connection,

productName,

productVersion,

columnCount,

columnNames);

while (resultSet.next()) {

String[] row = new String[columnCount];

// Again, ResultSet index starts at 1, not 0.

for (int i = 1; i < columnCount + 1; i++) {

String entry = resultSet.getString(i);

if (entry != null) {

entry = entry.trim();

}

row[i - 1] = entry;

}

dbResults.addRow(row);

}

good = true;

} catch (SQLException sqle) {

System.err.println("Error connecting: " + sqle);

} finally {

// Always make sure result sets and statements are closed,

// and the connection is returned to the pool

if (resultSet != null) {

try {

resultSet.close();

} catch (SQLException e) {

System.err.println("DataBaseUtilities Error closing resultset: " + e);

}

resultSet = null;

}

if (statement != null) {

try {

statement.close();

} catch (SQLException e) {

System.err.println("DataBaseUtilities Error closing statement: " + e);

}

statement = null;

}

if (connection != null) {

try {

connection.close();

} catch (SQLException e) {

System.err.println("DataBaseUtilities Error closing connection: " + e);

}

connection = null;

}

if (good)

return (dbResults);

else

return (null);

}

}

/** Runs update query.

*/

public static void setUpdate(String query, String dBase) {

Connection connection = Conn.getConn(dBase);

Statement statement = null;

boolean good = false;

try {

statement = connection.createStatement();

statement.executeUpdate(query);

} catch (SQLException sqle) {

System.err.println("Error connecting: " + sqle);

} finally {

// Always make sure statements are closed,

// and the connection is returned to the pool

if (statement != null) {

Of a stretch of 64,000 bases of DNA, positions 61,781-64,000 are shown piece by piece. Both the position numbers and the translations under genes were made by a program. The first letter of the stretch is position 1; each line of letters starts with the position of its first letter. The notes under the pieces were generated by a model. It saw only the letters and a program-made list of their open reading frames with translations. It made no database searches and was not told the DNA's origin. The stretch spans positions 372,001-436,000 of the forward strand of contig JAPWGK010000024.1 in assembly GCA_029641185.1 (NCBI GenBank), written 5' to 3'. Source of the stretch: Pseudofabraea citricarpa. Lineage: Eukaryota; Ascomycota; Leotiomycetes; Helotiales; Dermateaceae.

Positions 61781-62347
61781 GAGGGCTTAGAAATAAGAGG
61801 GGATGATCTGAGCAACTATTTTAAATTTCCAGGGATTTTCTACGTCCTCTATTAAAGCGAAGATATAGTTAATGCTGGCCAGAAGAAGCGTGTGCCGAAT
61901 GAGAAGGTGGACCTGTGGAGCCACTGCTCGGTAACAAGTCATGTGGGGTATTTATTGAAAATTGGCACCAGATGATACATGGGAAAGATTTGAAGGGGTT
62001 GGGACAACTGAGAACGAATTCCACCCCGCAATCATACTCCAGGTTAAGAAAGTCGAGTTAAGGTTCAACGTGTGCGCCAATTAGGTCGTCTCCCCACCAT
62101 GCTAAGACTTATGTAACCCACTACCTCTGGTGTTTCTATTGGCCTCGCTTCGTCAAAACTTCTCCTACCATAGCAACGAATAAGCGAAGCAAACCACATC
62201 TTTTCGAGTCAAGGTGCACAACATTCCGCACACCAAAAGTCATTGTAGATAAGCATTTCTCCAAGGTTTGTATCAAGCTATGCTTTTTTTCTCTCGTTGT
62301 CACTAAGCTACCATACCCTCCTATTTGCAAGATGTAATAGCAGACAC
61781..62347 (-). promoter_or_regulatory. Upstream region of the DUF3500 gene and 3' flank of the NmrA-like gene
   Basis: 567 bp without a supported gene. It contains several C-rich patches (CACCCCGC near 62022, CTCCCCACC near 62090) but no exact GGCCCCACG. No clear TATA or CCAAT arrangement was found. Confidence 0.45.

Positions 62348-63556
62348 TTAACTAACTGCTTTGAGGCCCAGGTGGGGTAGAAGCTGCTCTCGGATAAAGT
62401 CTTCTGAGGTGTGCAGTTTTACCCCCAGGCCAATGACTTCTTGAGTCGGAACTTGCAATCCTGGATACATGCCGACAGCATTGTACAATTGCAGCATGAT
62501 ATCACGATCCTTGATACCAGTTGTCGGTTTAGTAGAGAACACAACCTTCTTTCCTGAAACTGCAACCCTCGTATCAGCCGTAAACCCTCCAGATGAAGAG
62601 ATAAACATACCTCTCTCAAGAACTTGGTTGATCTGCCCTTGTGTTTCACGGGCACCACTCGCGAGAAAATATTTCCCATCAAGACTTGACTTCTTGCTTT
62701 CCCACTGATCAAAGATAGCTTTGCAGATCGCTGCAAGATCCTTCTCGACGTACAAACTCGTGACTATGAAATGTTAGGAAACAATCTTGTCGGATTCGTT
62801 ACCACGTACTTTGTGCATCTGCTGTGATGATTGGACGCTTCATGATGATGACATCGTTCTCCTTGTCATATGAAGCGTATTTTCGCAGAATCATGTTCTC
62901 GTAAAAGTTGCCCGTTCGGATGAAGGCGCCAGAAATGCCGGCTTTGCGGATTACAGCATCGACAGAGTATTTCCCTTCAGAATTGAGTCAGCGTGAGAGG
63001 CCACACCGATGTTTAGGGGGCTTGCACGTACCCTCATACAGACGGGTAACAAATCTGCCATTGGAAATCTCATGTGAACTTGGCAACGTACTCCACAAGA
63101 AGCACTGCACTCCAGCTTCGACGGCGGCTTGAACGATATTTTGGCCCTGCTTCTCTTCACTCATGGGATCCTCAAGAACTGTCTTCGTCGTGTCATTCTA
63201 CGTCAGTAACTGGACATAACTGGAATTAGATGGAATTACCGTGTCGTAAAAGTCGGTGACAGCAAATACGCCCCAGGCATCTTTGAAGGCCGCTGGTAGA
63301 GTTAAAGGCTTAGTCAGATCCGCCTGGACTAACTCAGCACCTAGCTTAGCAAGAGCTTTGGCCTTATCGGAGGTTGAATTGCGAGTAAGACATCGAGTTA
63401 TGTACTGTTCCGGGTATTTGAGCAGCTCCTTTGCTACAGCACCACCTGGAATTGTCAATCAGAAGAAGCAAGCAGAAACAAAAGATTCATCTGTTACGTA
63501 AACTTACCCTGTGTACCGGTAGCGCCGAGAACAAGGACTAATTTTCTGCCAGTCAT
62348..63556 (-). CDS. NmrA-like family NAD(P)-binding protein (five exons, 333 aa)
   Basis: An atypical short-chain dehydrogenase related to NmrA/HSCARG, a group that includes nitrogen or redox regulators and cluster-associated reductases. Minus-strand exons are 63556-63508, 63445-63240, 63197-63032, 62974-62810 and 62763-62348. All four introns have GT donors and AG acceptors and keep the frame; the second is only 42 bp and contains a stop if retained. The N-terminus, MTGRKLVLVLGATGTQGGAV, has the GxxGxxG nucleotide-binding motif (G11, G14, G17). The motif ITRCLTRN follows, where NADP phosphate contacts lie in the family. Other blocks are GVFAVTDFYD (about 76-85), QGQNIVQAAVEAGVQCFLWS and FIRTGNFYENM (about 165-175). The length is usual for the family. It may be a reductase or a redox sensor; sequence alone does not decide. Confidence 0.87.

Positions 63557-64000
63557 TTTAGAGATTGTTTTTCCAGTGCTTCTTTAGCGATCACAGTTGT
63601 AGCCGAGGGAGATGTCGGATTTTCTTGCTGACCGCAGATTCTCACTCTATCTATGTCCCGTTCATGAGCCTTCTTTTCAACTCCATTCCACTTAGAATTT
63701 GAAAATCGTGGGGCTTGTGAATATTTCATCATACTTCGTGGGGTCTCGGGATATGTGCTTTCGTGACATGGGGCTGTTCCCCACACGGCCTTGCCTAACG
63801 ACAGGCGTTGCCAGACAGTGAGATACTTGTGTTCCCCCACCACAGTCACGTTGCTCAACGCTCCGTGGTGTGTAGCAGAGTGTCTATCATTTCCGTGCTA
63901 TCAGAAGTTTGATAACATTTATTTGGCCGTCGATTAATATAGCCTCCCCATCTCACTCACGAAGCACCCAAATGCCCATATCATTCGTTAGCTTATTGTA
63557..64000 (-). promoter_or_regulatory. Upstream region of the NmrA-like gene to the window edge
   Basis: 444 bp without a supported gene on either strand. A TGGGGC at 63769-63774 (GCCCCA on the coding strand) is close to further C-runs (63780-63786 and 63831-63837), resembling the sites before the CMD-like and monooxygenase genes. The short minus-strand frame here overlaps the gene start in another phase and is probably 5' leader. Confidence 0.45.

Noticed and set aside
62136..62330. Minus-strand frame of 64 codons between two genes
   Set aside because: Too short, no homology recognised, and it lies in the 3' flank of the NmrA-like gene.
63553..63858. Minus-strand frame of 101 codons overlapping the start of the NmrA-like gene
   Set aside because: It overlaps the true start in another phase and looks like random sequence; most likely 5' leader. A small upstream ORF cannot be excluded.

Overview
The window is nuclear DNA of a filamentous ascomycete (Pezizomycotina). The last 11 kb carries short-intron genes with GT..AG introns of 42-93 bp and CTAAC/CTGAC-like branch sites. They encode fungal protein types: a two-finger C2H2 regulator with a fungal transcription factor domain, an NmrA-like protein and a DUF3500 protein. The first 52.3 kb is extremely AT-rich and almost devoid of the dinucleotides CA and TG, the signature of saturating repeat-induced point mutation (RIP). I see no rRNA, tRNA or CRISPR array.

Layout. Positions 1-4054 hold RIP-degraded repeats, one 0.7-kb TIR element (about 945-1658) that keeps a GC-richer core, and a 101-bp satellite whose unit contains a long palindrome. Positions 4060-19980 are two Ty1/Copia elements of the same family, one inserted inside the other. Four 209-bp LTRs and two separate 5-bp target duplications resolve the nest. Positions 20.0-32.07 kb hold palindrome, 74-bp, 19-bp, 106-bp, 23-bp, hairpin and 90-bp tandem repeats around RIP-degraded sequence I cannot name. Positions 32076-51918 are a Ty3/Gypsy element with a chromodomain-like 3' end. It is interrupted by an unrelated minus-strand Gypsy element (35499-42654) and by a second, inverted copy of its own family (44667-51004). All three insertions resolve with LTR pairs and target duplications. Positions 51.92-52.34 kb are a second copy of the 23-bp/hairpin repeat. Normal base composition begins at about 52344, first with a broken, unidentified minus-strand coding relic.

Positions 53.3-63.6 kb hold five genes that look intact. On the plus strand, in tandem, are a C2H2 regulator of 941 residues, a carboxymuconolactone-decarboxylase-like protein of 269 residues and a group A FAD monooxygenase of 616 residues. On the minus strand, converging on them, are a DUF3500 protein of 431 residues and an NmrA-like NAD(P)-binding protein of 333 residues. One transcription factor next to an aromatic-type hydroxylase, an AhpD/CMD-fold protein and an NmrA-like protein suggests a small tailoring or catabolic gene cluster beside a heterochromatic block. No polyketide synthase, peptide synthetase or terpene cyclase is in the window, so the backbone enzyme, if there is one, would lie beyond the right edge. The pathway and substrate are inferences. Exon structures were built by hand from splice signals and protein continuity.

try {

statement.close();

} catch (SQLException e) {

System.err.println("DataBaseUtilities Error closing statement: " + e);

}

statement = null;

}

if (connection != null) {

try {

connection.close();

} catch (SQLException e) {

System.err.println("DataBaseUtilities Error closing connection: " + e);

}

connection = null;

}


}

}

}



And to handle the data from the resultset that would otherwise be
unaccessable it is places in an DBResults object.
********************************************************************
package yourPackage;

import java.sql.*;

import java.util.*;

/** Class to store completed results of a JDBC Query.

* Differs from a ResultSet in several ways:

* <UL>

* <LI>ResultSet doesn't necessarily have all the data;

* reconnection to database occurs as you ask for

* later rows.

* <LI>This class stores results as strings, in arrays.

* <LI>This class includes DatabaseMetaData (database product

* name and version) and ResultSetMetaData

* (the column names).

* <LI>This class has a toHTMLTable method that turns

* the results into a long string corresponding to

* an HTML table.

* </UL>

* <P>

* Taken from Core Servlets and JavaServer Pages

* from Prentice Hall and Sun Microsystems Press,

* http://www.coreservlets.com/.

* &copy; 2000 Marty Hall; may be freely used or adapted.

*/

public class DBResults {